Influential megachurch Pastor Rick Warren and 49 other Catholic and Evangelical scholars and intellectuals have signed their names to an eight-page declaration that opposes society's growing acceptance of same-sex marriages and labels homosexual unions as a "graver threat" to marriage than widespread divorce and cohabitation because it is a parody of marriage.
The declaration entitled "The Two Shall Become One Flesh: Reclaiming Marriage" was written by the alliance called Evangelicals and Catholics Together and is set to be published in the March edition of the religion journal First Things.
Although the Catholics and Evangelicals involved in the writing of this overarching declaration against sexual sin still hold differences when it comes to the legitimacy of divorce and use of contraception, their differences were set aside as they focused on tackling what they consider to be the biggest problem facing marriage in society today. more >>
A Canadian province's highest court has ruled that a Christian academic institute's lawyers can't be banned from practicing law due to the university's views on homosexuality.
The Nova Scotia Supreme Court ruled Wednesday that Trinity Western University students could join the bar, overruling a decision last year by the Nova Scotia Barristers' Society.
Justice Jamie S. Campbell, author of the opinion, concluded that the society's "resolution and regulation infringe on the freedom of religion of TWU and its students in a way that cannot be justified." more >>
The Church of England has spoken out against a bill that British MPs are getting set to vote on which would allow "three-parent babies" to be born from DNA replacement.
"The Archbishops Council, which monitors this issue, does not feel that there has been sufficient scientific study or informed consultation into the ethics, safety and efficacy of mitochondria transfer," Rev. Brendan McCarthy, the Church of England's national adviser on medical ethics, said.
"Without a clearer picture of the role mitochondria play in the transfer of hereditary characteristics, the Church does not feel it would be responsible to change the law at this time." more >>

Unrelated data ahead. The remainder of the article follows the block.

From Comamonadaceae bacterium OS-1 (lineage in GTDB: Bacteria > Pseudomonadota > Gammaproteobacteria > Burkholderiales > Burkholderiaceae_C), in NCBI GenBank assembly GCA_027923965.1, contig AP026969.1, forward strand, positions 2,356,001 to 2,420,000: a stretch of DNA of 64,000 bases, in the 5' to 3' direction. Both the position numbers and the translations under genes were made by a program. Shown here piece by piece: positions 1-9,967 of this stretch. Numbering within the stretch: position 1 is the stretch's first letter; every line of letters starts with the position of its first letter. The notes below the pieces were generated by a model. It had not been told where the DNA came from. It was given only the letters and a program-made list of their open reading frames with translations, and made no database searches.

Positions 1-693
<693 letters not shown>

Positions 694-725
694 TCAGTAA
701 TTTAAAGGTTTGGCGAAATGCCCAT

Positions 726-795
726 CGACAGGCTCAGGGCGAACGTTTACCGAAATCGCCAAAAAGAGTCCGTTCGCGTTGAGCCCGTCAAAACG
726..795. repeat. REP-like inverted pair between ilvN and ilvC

A survey examining Americans' views on Christian theology revealed that, among even self-identified Christians, there is confusion or disagreement about the Holy Spirit. Is the spirit a force or a personal being? Is the spirit present in only Pentecostal Christians, or in all believers? According to one theologian, the spirit is both a force and a being — and is present in everyone, not just Christians.
The overall findings of the survey, conducted by LifeWay Research and commissioned by Ligonier Ministries, might not be that earth-shattering to some — because, well, Christians and Americans in general believe differently about the Bible on many points. But what "The State of Theology" survey reveals about Evangelical Christians' beliefs about the historical doctrine of the Trinity might be surprising.
While 71 percent of Americans believe in the Trinity, the concept that God exists as three persons (the Father, Son, and Holy Spirit), 64 percent of them think the Holy Spirit is a force. Among those identified as Evangelical: 59 percent of them say the Holy Spirit is a force; 31 percent say the Holy Spirit is a person; and 10 percent just aren't sure either way (LifeWay). more >>
A self-described atheist psychiatrist has recently argued that being a nonbeliever does not hinder her ability to counsel Christian patients.
Jean Kim, a psychiatrist with the US Department of State, recently penned a perspective piece for The Washington Post regarding the subject of counseling believing patients.
"My religious friend once asked me point-blank, 'if you don't believe in God, how can you see someone who does as anything but delusional? As a mental health professional, how do you counsel such a person?'," wrote Kim. more >>
A Roman Catholic archbishop said that the Catholic Church will be keeping its ban on allowing women to serve as priests in the wake of the Church of England's consecration of its first ever female bishop.
Archbishop Bernard Longley of Birmingham, who is also the Catholic co-chair of the Anglican-Roman Catholic International Commission, told the Vatican Radio on Tuesday that while "the conversation about women's ministry continues in parts of the Catholic Church, this development is unlikely to bring about changes in the Catholic teaching on the sacrament of ordination."
The Church of England made history earlier this week when it consecrated its first ever woman bishop, Rev. Libby Lane, who will serve the diocese of Stockport. more >>